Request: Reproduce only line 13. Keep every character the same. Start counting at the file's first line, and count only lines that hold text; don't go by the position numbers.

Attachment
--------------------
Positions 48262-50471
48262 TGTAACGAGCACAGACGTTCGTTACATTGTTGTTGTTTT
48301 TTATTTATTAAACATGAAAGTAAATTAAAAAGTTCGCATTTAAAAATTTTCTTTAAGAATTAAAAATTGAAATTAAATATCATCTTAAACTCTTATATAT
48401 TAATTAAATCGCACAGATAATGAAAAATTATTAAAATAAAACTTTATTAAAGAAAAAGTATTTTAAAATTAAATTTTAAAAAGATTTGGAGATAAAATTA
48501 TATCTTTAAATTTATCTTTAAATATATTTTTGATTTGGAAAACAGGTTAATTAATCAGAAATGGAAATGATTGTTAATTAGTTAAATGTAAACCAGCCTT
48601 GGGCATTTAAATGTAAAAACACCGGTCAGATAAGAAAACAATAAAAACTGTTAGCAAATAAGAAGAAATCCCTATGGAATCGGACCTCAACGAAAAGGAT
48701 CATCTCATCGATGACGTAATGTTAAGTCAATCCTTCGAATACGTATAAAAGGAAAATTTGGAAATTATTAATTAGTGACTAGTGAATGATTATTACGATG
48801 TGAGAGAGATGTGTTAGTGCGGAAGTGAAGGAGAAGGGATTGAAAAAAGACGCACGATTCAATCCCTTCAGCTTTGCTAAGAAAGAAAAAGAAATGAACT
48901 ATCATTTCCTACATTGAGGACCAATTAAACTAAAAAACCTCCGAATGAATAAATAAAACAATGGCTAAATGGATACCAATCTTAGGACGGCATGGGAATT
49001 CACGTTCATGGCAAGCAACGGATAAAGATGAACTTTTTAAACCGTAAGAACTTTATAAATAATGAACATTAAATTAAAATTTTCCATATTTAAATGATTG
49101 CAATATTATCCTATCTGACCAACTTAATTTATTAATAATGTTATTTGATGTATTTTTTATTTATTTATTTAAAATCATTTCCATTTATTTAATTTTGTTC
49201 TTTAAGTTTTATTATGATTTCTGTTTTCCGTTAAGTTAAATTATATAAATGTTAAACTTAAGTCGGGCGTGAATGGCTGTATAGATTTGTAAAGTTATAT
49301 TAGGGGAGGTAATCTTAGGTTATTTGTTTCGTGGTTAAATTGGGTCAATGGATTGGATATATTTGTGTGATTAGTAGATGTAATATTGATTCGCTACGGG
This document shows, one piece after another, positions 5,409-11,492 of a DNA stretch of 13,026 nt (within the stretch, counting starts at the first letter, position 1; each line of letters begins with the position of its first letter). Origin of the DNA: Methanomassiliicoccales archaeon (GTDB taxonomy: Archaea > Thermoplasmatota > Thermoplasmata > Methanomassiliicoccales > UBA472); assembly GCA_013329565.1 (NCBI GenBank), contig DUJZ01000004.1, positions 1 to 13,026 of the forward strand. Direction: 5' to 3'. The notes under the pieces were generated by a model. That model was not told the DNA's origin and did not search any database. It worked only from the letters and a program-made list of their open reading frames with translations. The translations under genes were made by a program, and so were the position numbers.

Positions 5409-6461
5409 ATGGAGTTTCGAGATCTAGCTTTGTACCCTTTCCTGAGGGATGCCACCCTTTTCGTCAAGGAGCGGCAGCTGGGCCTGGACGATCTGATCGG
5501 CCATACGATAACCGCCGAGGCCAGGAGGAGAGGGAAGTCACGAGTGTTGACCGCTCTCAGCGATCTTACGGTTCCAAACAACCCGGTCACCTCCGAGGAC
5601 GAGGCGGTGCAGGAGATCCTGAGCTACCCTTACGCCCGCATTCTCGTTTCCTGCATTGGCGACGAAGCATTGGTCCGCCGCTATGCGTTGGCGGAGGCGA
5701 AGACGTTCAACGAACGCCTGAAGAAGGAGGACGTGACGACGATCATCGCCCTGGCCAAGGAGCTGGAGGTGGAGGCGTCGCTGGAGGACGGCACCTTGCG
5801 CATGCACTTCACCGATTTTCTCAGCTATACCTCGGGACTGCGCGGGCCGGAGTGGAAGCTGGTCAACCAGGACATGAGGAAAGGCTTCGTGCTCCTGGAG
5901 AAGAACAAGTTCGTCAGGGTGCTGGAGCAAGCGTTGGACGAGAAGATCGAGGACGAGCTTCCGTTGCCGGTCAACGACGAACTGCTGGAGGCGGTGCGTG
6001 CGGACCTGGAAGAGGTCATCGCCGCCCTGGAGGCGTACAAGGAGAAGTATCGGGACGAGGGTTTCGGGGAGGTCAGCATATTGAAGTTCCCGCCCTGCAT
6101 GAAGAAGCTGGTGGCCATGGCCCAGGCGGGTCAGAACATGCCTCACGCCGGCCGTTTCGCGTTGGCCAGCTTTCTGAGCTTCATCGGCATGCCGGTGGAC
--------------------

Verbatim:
49301 TAGGGGAGGTAATCTTAGGTTATTTGTTTCGTGGTTAAATTGGGTCAATGGATTGGATATATTTGTGTGATTAGTAGATGTAATATTGATTCGCTACGGG